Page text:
It must have happened sometime in this past year. He stopped crying as freely and started blinking back the tears instead. I noticed it last month when we told the boys our dog, one of the pair we’ve had since before they were even born, had died. Our four-year-old didn’t really understand. Our seven-year-old knew what death meant, but he didn’t cry. He sat quietly and just blink-blink-blinked back the tears.
I wonder if this is our doing, if it is the result of our admonitions. “That’s enough crying,” we would say when the tears seemed to flow too freely, the way they so often do with young children. In principle, I want my children express their feelings. In reality, I don’t always have the frustration tolerance or patience to let them. Or maybe it’s the product of going off to school and learning words like “cry baby” from his peers. Or maybe it’s his own discomfort acknowledging vulnerable feelings, like when he was four and insisted he wasn’t afraid of anything. Maybe it is all of these things.
I show Zip a picture of our house-in-progress, the one we are building across town, in another school district. Look, I say. It has a roof now! Isn’t that exciting?
I don’t want to move. I don’t want leave my friends, he says.
We talk a little bit about that. Blink-blink-blink. He changes the subject. He jumps up and goes to play with his little brother.
I find him later, looking for something in the front closet. Come here, I say. I want to tell you something. I open my arms to him and he crawls onto my lap, wrapping his skinny legs around me. You know mommies know their kids better than anyone else in the whole wide world, I say.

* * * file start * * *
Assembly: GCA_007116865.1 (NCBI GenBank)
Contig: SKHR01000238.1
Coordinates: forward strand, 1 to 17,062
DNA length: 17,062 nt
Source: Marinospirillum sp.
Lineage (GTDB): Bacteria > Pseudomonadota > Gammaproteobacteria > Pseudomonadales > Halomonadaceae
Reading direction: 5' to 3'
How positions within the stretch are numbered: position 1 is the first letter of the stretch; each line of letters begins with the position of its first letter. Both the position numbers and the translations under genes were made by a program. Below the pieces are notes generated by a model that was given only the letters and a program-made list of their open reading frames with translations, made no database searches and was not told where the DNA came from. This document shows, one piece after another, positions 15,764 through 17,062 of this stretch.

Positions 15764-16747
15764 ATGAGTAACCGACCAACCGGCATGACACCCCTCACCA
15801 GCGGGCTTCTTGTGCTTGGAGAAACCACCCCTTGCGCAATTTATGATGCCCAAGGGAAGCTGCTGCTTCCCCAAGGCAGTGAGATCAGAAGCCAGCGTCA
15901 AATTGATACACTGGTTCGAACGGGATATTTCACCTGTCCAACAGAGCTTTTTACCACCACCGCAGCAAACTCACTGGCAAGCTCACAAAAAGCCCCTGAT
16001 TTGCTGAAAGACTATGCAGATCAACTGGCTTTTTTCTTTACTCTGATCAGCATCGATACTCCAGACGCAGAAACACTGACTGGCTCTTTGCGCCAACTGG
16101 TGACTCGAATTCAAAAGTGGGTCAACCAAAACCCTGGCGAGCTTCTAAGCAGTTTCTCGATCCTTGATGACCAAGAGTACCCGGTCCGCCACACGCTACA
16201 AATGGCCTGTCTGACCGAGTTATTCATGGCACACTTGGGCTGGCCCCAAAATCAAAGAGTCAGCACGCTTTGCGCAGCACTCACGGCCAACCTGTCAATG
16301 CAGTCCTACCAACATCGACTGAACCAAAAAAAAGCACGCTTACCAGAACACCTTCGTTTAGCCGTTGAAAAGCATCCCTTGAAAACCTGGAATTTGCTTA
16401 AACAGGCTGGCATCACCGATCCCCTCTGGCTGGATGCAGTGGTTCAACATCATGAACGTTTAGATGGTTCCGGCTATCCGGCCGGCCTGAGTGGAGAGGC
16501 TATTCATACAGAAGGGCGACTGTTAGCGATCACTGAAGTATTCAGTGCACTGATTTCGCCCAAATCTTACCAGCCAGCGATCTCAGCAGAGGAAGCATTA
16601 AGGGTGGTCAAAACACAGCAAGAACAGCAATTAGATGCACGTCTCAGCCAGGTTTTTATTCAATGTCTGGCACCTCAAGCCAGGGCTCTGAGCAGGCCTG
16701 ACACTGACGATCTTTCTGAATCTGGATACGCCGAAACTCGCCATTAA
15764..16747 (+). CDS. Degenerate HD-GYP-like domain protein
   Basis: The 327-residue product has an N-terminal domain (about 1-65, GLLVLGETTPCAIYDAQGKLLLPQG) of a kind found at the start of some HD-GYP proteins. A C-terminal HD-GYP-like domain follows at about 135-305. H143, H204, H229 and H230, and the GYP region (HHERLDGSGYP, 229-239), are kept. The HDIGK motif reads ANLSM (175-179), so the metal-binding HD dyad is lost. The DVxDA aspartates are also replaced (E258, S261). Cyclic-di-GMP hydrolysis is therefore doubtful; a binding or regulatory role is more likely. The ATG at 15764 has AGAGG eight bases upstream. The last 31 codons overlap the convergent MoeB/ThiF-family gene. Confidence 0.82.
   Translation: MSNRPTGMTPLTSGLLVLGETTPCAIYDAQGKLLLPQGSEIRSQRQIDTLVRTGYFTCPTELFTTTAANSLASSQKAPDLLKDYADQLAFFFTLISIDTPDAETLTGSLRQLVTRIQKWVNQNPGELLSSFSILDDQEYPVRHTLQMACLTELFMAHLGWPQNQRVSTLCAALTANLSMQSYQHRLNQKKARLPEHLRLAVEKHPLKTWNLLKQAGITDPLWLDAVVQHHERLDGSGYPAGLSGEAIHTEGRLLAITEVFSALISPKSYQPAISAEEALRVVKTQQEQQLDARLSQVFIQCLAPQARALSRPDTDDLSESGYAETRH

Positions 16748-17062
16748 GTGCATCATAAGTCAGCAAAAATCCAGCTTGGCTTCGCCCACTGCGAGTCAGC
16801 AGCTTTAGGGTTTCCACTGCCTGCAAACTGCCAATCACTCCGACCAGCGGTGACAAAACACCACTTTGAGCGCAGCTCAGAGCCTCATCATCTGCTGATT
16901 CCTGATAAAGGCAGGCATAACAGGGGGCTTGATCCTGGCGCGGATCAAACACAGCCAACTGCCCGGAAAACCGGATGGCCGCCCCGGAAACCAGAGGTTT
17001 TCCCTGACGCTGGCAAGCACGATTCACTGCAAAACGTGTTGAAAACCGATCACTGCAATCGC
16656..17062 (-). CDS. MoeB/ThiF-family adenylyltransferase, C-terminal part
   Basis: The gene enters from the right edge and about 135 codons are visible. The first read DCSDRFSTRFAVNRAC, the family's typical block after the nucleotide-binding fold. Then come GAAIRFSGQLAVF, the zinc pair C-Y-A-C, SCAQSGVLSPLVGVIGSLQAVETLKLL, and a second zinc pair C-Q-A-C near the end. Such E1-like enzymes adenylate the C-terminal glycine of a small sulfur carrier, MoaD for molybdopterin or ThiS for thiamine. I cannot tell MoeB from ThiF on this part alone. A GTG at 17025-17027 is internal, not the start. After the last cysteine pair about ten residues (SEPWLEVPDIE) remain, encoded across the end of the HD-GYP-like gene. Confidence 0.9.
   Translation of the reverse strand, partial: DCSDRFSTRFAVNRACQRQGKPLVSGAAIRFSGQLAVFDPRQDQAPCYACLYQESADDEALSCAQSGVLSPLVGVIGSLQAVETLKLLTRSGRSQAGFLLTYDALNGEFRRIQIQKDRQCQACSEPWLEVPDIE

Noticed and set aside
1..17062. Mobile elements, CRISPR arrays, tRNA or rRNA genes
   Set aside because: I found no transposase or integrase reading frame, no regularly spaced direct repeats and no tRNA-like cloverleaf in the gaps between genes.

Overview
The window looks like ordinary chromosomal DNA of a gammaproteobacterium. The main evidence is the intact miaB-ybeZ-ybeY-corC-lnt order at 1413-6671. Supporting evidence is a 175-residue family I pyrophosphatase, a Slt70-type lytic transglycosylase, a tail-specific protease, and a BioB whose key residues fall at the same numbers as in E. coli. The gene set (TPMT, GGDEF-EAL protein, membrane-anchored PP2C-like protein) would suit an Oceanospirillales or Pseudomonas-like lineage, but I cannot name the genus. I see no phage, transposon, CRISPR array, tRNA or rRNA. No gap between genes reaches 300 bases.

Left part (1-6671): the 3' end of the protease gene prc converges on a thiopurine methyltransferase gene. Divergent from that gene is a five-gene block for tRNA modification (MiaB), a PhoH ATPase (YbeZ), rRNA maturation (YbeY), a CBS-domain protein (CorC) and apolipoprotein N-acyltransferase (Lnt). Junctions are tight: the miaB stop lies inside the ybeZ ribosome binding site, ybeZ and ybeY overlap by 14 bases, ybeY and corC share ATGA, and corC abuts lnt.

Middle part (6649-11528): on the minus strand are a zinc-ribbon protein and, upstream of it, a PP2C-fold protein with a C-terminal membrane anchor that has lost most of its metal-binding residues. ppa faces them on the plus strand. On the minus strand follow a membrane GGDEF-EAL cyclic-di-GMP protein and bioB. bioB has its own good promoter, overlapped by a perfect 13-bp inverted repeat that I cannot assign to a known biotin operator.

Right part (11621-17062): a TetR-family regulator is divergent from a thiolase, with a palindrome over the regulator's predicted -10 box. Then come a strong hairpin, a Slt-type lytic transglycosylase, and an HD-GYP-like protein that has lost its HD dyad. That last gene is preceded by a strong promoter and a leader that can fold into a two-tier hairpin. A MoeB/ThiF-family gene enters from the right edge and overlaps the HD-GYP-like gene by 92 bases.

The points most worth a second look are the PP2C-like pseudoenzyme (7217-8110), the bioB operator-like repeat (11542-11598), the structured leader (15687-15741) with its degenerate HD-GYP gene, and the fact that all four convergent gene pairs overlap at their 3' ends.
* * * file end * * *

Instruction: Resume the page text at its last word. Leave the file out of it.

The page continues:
And daddies, he adds.
Yes, that’s right. Mommies and daddies. We know our kids better than anyone else does. And we know when our kids try not to cry. We know how they blink away the tears instead, like this. I pull back from him, so he can see my face, and he watches solemnly as I demonstrate. Blink-blink-blink. I hold him close again.
I know you are sad about moving, I say. It’s okay to be sad about it. It’s okay to cry about it. You don’t have to stop yourself from being sad…. When I was a little girl my very best friend in the whole world moved away. And I was so sad. I cried a lot, I missed her so much.
He doesn’t make a sound, but I know. His head is on my shoulder, his face nestled against my neck. The tears fall. Silently.
Being sad is a part of life sometimes. It just is. But Daddy and I are here. You can tell us when you’re sad.
We sit for a little longer, my 7-year-old, the one somewhere between little boy and big kid, safe and sad in my lap.
Momma, did you know that picture is upside down? he says after a while.
That picture, over the front table. You hung it upside down.
And just like that, he has moved on, the way children with their short attention spans and rollercoaster emotions do. But I have told him what I wanted to say, and he heard me. My boy unwinds himself from my lap and we stand side-by-side in front of the picture, the upside down picture that has been hanging that way for 2 months with no one noticing, and we laugh.